Despite being traded from the Oklahoma City Thunder nearly three years ago, Russell Westbrook has still made efforts to give back to his former NBA home.

Monday was the latest example of that, as a crowd of people filled with students, school staff and media gathered at a new outdoor futsal court at Capitol Hill High School in Oklahoma City, partially funded by Russell Westbrook’s Why Not? Foundation.

The court is a hybrid one that will be used for basketball and soccer practices and games with goals set up behind the basketball hoops. The school is a predominantly BIPOC — Black, Indigenous, people of color — school as 91.8 percent of the student population consists of either Hispanic, Black, Indigenous, Asian or multiracial kids, according to U.S. News.

The ribbon-cutting ceremony was a well-kept secret as media members only found out about it a few days prior. Speakers of the event included Capitol Hill High School principal Adam Jewell, OKCPS superintendent Sean McDaniel and Oklahoma City Mayor David Holt and Westbrook.

“It’s my understanding that today’s event was not really publicly advertised because half of Oklahoma City would have shown up this morning,” said Holt. “I am, however, legally empowered to speak for all of Oklahoma City. and I know that the people of Oklahoma City – every single one – would have wanted to be here today.”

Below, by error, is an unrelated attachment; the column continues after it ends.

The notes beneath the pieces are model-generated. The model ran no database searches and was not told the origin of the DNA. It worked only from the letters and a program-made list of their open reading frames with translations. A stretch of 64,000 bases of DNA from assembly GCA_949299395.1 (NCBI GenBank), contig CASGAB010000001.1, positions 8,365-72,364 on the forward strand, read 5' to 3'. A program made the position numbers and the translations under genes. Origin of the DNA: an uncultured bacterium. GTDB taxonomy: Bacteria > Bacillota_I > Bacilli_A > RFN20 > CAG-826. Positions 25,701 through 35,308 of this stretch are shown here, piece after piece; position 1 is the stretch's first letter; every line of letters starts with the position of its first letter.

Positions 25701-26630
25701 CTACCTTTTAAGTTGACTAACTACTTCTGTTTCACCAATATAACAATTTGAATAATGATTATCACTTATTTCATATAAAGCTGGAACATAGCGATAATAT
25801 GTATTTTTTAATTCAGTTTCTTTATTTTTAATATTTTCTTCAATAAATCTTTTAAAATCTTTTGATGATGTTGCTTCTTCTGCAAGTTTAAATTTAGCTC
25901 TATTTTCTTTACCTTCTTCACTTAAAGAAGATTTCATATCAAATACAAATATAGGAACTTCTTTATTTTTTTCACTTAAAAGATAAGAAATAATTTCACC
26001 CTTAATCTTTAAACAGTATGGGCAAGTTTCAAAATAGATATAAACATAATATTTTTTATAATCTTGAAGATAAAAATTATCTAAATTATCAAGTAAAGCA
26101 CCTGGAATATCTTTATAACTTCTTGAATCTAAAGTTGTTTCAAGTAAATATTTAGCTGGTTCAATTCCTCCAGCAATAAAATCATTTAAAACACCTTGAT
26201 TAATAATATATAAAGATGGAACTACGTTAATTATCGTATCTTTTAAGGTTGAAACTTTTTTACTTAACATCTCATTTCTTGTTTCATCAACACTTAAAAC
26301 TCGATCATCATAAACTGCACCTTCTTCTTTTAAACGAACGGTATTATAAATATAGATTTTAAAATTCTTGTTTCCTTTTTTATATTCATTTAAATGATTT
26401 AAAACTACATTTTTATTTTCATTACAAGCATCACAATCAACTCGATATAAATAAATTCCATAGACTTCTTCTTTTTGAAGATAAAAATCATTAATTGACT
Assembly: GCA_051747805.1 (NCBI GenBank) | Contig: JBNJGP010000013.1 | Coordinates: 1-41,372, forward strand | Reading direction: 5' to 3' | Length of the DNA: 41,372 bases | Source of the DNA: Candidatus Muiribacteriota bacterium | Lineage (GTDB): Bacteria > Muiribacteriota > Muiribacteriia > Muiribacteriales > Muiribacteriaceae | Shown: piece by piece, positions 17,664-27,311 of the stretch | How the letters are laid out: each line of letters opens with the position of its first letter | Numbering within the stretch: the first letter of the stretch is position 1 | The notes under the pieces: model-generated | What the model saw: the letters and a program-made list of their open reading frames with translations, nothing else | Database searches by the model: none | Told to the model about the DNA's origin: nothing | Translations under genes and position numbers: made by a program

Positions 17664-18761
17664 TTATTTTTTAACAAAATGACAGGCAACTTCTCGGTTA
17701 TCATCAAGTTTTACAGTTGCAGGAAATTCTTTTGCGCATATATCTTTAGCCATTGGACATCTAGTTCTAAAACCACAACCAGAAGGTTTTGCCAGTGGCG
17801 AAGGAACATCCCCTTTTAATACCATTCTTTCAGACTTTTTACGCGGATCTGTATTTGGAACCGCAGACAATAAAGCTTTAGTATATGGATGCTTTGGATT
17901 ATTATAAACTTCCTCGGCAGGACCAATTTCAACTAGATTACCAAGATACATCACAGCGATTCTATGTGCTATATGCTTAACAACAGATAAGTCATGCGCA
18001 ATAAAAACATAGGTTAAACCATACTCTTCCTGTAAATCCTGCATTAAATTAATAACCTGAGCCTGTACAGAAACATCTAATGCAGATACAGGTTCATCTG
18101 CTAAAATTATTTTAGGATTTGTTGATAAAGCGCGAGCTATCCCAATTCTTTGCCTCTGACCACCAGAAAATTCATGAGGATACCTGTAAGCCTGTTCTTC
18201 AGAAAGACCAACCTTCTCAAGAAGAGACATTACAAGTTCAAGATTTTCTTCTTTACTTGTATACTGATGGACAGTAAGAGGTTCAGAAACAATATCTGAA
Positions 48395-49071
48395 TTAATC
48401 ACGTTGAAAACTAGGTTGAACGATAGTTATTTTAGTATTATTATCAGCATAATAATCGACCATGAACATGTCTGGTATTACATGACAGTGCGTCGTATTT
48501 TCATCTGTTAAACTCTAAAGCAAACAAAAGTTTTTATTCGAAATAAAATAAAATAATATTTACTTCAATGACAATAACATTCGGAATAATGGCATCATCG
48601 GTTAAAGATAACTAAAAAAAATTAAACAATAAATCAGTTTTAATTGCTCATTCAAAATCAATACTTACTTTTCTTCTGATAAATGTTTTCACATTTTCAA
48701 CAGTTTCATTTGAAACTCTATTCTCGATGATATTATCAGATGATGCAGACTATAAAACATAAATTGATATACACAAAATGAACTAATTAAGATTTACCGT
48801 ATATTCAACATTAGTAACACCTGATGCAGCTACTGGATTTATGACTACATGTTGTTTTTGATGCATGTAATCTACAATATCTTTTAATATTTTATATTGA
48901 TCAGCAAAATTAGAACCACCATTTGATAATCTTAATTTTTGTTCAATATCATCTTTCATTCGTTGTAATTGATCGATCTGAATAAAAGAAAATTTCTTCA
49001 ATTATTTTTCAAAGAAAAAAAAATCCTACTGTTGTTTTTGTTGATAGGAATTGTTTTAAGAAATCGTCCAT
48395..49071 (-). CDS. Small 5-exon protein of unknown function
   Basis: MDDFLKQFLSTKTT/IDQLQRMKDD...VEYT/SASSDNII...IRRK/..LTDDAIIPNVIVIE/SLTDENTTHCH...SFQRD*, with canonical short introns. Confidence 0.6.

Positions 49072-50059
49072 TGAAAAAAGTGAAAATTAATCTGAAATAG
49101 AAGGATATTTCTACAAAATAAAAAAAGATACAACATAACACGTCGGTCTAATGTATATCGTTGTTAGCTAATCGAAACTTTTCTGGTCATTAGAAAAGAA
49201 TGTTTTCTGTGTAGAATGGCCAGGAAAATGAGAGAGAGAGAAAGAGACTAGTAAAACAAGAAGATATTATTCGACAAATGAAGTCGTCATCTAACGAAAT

Westbrook, now a member of the Los Angeles Lakers, played the first 11 seasons of his career with the Thunder before being traded to the Houston Rockets in July 2019. He won the Most Valuable Player award during the 2016-2017 season and played a key role in the Thunder’s NBA Finals berth in 2012.

Even though Westbrook has now been on three separate teams in three seasons since the trade, his heart still belongs to Oklahoma City.

“When [Westbrook] walked out today, I said, ‘Welcome home,’” Holt said. “I’m gonna say that every single time he steps foot in Oklahoma City because of all the memories he left… I don’t know if you knew this Russ, but last night [marked 10 years since] our Game 1 victory in the [2012] NBA Finals. That was one of many hundreds of amazing memories this MVP, this Oklahoma Hall of Famer, this Oklahoma City legend left us with. But more importantly, is the incredible philanthropic donations that he made and continues to make.”

Holt ended his speech by presenting Westbrook with a key to the city, a symbol of Westbrook’s continued impact in Oklahoma City.

“My foundation strictly wants to continue to support things in Oklahoma City as much as we can,” Westbrook said. “This place for me was home and it’s still home for me.”

By Clemente Almanza for The Norman Transcript


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